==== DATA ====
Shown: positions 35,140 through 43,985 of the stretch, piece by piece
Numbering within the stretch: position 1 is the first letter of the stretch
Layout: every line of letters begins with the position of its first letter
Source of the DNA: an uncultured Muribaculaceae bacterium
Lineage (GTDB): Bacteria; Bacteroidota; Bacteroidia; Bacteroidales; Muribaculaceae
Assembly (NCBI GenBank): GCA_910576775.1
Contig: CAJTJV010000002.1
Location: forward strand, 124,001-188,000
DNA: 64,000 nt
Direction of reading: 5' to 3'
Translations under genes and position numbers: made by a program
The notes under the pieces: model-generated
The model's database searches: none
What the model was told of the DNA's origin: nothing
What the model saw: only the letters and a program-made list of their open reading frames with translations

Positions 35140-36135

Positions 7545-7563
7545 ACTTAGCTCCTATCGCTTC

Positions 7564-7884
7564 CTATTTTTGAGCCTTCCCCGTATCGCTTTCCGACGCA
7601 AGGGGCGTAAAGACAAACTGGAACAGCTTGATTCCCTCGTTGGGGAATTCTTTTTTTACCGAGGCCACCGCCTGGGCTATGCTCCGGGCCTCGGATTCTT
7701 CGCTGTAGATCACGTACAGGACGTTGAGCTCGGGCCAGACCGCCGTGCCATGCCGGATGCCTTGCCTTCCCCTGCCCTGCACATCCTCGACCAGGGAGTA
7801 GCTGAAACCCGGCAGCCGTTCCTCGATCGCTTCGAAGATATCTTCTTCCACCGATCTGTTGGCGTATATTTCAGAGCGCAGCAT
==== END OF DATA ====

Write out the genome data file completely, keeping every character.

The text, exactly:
Shown: positions 35,140 through 43,985 of the stretch, piece by piece
Numbering within the stretch: position 1 is the first letter of the stretch
Layout: every line of letters begins with the position of its first letter
Source of the DNA: an uncultured Muribaculaceae bacterium
Lineage (GTDB): Bacteria; Bacteroidota; Bacteroidia; Bacteroidales; Muribaculaceae
Assembly (NCBI GenBank): GCA_910576775.1
Contig: CAJTJV010000002.1
Location: forward strand, 124,001-188,000
DNA: 64,000 nt
Direction of reading: 5' to 3'
Translations under genes and position numbers: made by a program
The notes under the pieces: model-generated
The model's database searches: none
What the model was told of the DNA's origin: nothing
What the model saw: only the letters and a program-made list of their open reading frames with translations

Positions 35140-36135

Positions 7545-7563
7545 ACTTAGCTCCTATCGCTTC

Positions 7564-7884
7564 CTATTTTTGAGCCTTCCCCGTATCGCTTTCCGACGCA
7601 AGGGGCGTAAAGACAAACTGGAACAGCTTGATTCCCTCGTTGGGGAATTCTTTTTTTACCGAGGCCACCGCCTGGGCTATGCTCCGGGCCTCGGATTCTT
7701 CGCTGTAGATCACGTACAGGACGTTGAGCTCGGGCCAGACCGCCGTGCCATGCCGGATGCCTTGCCTTCCCCTGCCCTGCACATCCTCGACCAGGGAGTA
7801 GCTGAAACCCGGCAGCCGTTCCTCGATCGCTTCGAAGATATCTTCTTCCACCGATCTGTTGGCGTATATTTCAGAGCGCAGCAT